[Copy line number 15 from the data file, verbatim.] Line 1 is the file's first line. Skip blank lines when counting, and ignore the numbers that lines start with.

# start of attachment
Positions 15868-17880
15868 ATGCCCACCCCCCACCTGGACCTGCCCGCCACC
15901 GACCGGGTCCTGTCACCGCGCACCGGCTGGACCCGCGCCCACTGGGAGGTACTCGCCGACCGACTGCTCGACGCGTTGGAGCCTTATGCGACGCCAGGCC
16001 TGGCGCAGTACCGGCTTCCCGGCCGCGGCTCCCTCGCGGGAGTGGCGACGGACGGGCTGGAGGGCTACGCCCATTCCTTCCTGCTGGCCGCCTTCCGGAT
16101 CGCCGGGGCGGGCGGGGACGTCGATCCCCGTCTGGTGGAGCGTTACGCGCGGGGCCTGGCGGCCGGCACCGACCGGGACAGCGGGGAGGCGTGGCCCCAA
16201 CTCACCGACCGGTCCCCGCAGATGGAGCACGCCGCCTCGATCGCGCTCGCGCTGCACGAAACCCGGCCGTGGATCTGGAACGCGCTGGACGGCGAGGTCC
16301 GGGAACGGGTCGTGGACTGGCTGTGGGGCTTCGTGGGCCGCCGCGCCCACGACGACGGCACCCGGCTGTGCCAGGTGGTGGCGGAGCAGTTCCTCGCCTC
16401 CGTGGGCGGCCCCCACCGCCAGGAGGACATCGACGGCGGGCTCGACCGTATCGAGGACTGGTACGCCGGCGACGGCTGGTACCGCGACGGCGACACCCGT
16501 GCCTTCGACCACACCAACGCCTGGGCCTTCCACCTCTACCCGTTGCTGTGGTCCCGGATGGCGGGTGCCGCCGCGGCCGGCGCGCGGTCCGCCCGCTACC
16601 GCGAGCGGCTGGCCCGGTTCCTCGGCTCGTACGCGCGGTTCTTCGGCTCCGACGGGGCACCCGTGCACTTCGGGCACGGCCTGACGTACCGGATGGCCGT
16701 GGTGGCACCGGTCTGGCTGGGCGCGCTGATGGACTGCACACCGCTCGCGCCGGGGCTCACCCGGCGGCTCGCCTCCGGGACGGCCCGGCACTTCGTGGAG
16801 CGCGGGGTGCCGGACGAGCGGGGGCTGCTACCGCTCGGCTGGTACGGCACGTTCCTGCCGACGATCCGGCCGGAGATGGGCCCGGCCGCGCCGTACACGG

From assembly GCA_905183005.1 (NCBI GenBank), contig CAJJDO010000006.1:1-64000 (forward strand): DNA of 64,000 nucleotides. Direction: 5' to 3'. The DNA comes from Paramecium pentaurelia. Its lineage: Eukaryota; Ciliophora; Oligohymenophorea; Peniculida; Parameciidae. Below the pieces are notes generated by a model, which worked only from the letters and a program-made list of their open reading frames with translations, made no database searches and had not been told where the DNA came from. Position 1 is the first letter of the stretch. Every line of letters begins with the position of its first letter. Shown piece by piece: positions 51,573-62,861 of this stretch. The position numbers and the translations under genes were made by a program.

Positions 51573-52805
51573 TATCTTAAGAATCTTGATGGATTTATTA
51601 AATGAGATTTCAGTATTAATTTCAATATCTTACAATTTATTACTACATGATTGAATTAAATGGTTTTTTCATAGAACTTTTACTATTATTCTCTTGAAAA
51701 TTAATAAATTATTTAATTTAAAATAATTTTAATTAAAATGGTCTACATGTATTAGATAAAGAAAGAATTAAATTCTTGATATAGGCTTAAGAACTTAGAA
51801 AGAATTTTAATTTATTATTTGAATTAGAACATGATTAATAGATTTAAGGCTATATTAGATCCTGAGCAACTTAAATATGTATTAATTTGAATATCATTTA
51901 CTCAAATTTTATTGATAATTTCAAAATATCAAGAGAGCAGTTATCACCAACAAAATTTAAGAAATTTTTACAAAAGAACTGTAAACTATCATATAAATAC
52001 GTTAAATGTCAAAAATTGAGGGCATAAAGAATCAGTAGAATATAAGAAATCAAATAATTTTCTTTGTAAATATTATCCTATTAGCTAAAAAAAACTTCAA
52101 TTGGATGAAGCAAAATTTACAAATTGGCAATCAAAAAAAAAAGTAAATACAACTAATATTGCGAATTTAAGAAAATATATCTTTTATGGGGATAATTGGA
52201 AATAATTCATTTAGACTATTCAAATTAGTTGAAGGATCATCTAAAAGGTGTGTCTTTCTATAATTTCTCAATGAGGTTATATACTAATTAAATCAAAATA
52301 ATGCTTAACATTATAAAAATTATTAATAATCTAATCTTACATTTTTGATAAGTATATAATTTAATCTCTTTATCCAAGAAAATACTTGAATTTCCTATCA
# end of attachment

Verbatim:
51573 TATCTTAAGAATCTTGATGGATTTATTA